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To get my .sbclrc file working on the two computers I use, I'd like a way to get the hostname and/or operating system from within sbcl. I know I could set and then look for an environment variable, but is there a more direct approach?

Update

I changed the question to refer to common lisp, since the answer from Ken is not specific to sbcl.

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2 Answers

up vote 11 down vote accepted

I'd use the 'environment' functions:

* (machine-instance)
"myhostname"
* (machine-type)
"X86-64"
* (machine-version)
"Intel(R) Core(TM)2 Quad CPU    Q6600  @ 2.40GHz"
* (software-type)
"Linux"
* (software-version)
"2.6.32-3-amd64"
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Thank you, I don't know how I missed those! –  Dan Becker Dec 7 '10 at 3:54
    
Albeit those functions are portable keep in mind that in other implementations they return totally different stuff. I've tried them with CLisp and I was surprised by most return values. –  Bozhidar Batsov Dec 8 '10 at 7:30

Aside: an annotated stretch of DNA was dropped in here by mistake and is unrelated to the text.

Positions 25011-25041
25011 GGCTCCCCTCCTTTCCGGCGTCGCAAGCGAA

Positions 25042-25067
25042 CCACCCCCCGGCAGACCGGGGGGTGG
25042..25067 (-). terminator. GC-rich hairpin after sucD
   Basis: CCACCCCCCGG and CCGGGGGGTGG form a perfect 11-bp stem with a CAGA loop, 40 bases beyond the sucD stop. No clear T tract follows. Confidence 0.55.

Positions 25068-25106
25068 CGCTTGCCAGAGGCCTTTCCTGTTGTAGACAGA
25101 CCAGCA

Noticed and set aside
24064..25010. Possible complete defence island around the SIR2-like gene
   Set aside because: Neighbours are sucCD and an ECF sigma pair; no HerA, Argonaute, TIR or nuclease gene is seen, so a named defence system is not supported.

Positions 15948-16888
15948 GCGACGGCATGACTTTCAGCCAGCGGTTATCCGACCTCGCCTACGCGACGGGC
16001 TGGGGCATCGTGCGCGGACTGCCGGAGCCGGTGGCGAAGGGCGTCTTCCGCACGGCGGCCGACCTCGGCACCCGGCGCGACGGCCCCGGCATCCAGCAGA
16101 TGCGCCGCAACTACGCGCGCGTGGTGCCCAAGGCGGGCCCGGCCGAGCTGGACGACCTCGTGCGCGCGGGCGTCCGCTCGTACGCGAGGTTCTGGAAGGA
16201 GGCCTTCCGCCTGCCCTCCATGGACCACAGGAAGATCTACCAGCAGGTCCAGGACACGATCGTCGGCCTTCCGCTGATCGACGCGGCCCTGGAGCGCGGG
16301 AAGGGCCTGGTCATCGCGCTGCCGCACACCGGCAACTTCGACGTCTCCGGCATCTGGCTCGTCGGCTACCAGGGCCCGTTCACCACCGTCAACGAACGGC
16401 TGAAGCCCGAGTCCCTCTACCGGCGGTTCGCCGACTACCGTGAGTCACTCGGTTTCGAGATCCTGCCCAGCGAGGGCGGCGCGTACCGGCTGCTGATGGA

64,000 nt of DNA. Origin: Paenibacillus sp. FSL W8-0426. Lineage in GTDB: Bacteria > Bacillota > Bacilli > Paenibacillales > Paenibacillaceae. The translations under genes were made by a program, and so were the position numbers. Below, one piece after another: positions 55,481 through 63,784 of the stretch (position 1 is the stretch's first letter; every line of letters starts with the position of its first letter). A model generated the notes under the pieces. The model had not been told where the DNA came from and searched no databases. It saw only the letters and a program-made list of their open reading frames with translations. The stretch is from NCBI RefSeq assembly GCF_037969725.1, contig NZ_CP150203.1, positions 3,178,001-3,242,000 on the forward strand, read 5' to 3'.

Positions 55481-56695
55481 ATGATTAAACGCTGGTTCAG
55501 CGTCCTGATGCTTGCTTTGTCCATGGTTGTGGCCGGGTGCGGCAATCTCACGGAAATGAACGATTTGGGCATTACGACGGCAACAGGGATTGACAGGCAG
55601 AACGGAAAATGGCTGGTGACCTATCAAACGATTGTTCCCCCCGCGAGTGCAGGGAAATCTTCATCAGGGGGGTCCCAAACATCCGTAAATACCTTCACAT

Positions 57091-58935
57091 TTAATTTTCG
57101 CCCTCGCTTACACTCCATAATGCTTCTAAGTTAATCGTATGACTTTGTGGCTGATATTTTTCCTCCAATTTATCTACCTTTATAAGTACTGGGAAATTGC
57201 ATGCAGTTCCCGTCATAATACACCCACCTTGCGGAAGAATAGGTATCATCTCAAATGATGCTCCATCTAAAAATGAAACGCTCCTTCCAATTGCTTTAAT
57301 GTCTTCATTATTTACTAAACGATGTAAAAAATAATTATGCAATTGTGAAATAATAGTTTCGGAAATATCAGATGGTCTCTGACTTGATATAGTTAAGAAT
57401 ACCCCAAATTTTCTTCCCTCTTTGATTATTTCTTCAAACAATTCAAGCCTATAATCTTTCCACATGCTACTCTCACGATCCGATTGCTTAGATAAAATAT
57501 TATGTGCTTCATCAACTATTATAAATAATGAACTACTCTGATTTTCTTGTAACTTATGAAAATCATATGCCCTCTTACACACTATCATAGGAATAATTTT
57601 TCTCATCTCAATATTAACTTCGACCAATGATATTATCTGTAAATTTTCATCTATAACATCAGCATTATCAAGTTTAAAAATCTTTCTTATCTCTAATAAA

Yes, if you want to be portable across both compilers and architectures, you'll need a bit more work here. *features* is a little more consistent between the two, but still differs, e.g., both SBCL and CLISP define :UNIX but only SBCL defines :LINUX. When you need it for something more than a personal config file, the trivial-features library is very handy: cliki.net/trivial-features –  Ken Dec 8 '10 at 18:40
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* (require :sb-bsd-sockets)
("SB-BSD-SOCKETS" "SB-GROVEL" "ASDF")

* (use-package :sb-bsd-sockets)
T

* (host-ent-name (get-host-by-name "localhost"))
"myhost.mydomain.ext"

* (find :win32 *features*)
:WIN32

* (find :linux *features*)
NIL

EDIT: I like @Ken's solution better. +1.

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